The biggest crowd pleasers in basketball today are slam dunks and monster blocked shots.
Last night was no different as the fans were awakened more times than usual by the unleashed aggression and subsequent domination by Oklahoma State forward Andre Williams over the Kansas State Wildcats' frontcourt, leading the Cowboys to a 63-55 victory.
Williams shut down KSU forward Pervis Pasco, the Wildcats' second-leading scorer, only allowing him to score five points, less than half his season average. Williams also made it tough for other KSU players to be effective by blocking seven, snatching three steals and keeping the crowd screaming on offense with a couple of two-fisted slams.
"It's just being in the right place at the right time," Williams said. "Everything was just coming to me."
Even though Williams impressed the fans, he merely met the expectations of his teammates and coaches.
"I don't know if I am as impressed as you all are, because Andre can do it night-in and night-out if he really wants to, so we've just got to get him plugged in every night and we'll be okay," said Cowboy forward Melvin Sanders.
OSU head coach Eddie Sutton tried some motivation on Williams at halftime to stir Williams psyche.
"I challenged Andre at halftime," Sutton said. "I said, ‘How can you play that many minutes and get one rebound?'
"He came out (in the second half) and I thought he rebounded well and he blocked shots, and played better defense. And that's the way he needs to play all the time."
Blocking shots as well as he does, the thought of breaking the school record for blocked shots rears its head every once in a while.
"Yeah, I thought about it, but it's something that if I can get the blocks on the road," Williams said. "Last game I had two blocks against Texas, and they didn't count any of them."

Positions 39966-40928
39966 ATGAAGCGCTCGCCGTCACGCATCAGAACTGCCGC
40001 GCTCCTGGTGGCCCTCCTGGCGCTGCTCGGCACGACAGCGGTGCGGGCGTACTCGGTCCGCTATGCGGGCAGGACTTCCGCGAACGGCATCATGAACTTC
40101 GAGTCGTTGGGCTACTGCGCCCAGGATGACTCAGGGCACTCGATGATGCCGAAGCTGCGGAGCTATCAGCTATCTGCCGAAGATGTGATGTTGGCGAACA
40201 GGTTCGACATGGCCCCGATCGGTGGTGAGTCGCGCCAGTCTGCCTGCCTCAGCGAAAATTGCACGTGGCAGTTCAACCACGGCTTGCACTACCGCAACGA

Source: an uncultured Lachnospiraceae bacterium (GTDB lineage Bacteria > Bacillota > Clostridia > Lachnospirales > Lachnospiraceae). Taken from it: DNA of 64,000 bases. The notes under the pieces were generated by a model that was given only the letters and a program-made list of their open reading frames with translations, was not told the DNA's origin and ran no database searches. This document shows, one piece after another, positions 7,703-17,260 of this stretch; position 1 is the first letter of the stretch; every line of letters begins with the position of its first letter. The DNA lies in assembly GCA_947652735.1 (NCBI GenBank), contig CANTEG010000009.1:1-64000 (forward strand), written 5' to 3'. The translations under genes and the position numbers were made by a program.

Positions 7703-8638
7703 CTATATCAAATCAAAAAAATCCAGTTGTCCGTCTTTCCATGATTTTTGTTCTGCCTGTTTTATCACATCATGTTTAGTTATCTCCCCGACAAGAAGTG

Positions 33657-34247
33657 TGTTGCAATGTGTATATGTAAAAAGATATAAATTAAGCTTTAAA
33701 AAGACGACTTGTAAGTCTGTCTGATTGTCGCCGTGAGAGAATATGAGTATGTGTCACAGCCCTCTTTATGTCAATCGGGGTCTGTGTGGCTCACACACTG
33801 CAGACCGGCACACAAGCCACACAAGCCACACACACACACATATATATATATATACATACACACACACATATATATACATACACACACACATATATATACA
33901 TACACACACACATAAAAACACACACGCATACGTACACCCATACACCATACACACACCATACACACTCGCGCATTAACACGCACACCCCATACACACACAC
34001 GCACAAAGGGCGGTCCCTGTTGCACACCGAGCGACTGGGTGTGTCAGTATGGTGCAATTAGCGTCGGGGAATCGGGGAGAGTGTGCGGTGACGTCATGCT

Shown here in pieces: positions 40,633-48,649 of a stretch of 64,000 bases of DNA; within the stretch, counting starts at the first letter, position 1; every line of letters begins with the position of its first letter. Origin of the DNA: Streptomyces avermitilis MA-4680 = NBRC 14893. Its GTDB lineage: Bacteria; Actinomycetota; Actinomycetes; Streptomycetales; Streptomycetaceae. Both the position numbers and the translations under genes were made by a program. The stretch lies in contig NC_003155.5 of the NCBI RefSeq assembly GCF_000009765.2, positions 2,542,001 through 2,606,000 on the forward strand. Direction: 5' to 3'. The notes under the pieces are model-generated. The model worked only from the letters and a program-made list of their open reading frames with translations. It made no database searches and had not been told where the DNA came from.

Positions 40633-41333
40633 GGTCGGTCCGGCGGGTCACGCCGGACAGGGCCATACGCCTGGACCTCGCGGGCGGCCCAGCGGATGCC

Williams' game picked up toward the end of the game with two blocks and two dunks in the last five minutes to thrust the Cowboys to victory.
While Williams' performances have not always been this brilliant, Sutton thinks last night's game better indicates what Williams is capable of doing on a regular basis.
"I thought when he was young, he could be another Dennis Rodman," Sutton said. "I really thought he could be that kind of player."
Sutton said he showed Williams an article from the game against Missouri right after the 2001 plane crash. Williams pulled down 15 boards in the game, and Sutton used that to show him that he could easily be averaging "four or five blocks and 10 rebounds a game."
"I don't think Andre has worked as hard as he probably could have, and I think he would be the first one to admit to that," Sutton said.
The master motivator also brought up the short time left in the seniors college careers.
"I told him yesterday, I said, ‘You guys have got about six weeks and you're through with college basketball, and I don't want you lookin' back with any regrets," Sutton said. "And hopefully, you know, he'll start playing like that."
Williams must overcome many size disadvantages, however, in order to be as effective as he needs to be.
"For the most part the the guys that Andre covers are a lot taller, but more importantly, they're a lot heftier," Sutton said.